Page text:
State school-construction funds go to Lexington middle-school project
Gov. Timothy M. Kaine today announced the allocation of $71.6 million in Qualified School Construction Bonds for eight projects in seven Virginia localities. The no-interest bonds, established by the American Recovery and Reinvestment Act, are available to localities for K-12 school construction, renovation, and land acquisition for schools. Today’s announcement is the first allocation from approximately $191 million authorized for Virginia through the QSCB program in 2009.
One of the projects on the list is the Lylburn Downing Middle School project in Lexington. That project will get a $7.5 million bond under the stimulus plan.
“When I urged citizens earlier this year to provide their ideas for use of the ARRA funds, they overwhelmingly pointed to education and infrastructure and I am pleased that the ARRA has emphasized these areas as well,” said Kaine. “Some of these projects have waited over a year for financing and I’m glad they will move forward with funding from the Recovery Act. I am certain that this funding will ease some of the need in these communities by creating jobs and improving learning environments for our children.”
Allocation of the QSCB funds was made at the discretion of Gov. Kaine and he has issued Executive Order 90 outlining his allocation decision for this initial issuance of bonds. Later this fall, the Governor will announce the use of the remainder of the $191 million for 2009. Virginia expects to receive an additional $191 million from the QSCB program in 2010.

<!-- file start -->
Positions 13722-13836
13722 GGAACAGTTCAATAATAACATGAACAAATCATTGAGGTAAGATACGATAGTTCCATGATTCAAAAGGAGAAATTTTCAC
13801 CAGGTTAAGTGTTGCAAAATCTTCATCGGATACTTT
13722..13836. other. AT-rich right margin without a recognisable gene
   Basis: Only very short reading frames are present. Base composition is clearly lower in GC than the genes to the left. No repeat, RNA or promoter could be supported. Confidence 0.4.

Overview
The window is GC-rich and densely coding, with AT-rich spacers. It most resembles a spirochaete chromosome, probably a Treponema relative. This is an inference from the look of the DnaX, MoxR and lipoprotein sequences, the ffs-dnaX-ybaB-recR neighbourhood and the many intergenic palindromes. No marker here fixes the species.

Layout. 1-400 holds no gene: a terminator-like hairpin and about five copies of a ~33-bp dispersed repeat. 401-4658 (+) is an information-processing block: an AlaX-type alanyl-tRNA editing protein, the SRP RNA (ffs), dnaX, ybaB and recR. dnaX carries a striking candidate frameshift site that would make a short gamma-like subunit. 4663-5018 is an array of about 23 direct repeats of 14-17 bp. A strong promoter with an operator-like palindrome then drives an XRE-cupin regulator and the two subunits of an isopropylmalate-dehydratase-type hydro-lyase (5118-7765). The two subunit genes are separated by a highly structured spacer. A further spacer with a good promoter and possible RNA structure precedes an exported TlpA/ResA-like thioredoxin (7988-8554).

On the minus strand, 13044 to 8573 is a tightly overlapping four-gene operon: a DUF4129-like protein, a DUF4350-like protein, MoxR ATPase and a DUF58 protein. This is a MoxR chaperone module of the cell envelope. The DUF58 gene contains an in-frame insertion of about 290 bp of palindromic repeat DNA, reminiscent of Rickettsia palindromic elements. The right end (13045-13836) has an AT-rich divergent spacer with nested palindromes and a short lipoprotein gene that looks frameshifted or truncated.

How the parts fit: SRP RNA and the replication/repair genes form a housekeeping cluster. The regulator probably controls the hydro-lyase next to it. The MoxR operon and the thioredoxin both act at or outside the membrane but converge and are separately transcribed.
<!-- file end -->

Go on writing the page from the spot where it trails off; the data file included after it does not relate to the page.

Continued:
In June, after reviewing potential project ideas submitted to the Stimulus.Virginia.Gov website and consulting with the General Assembly, Governor Kaine decided to use the first bond allocations to address projects on the Literary Fund’s First Priority Waiting List. Thirty-two projects are on the First Priority Waiting list, however, some were not eligible because they were nearing construction completion or did not meet federal requirements.
The bonds, which are expected to be sold in October, will not affect the state’s debt capacity. These bonds are considered attractive financing mechanisms for localities because investors receive a tax credit in lieu of interest payments, meaning the issuer of the bonds repays only the principal—effectively making them a no-interest loan. For example, if $7.5 million was borrowed for 15 years, the locality would pay back $500,000 a year to the Virginia Public School Authority instead of $526,000 that would be required if a Literary Fund loan had been received.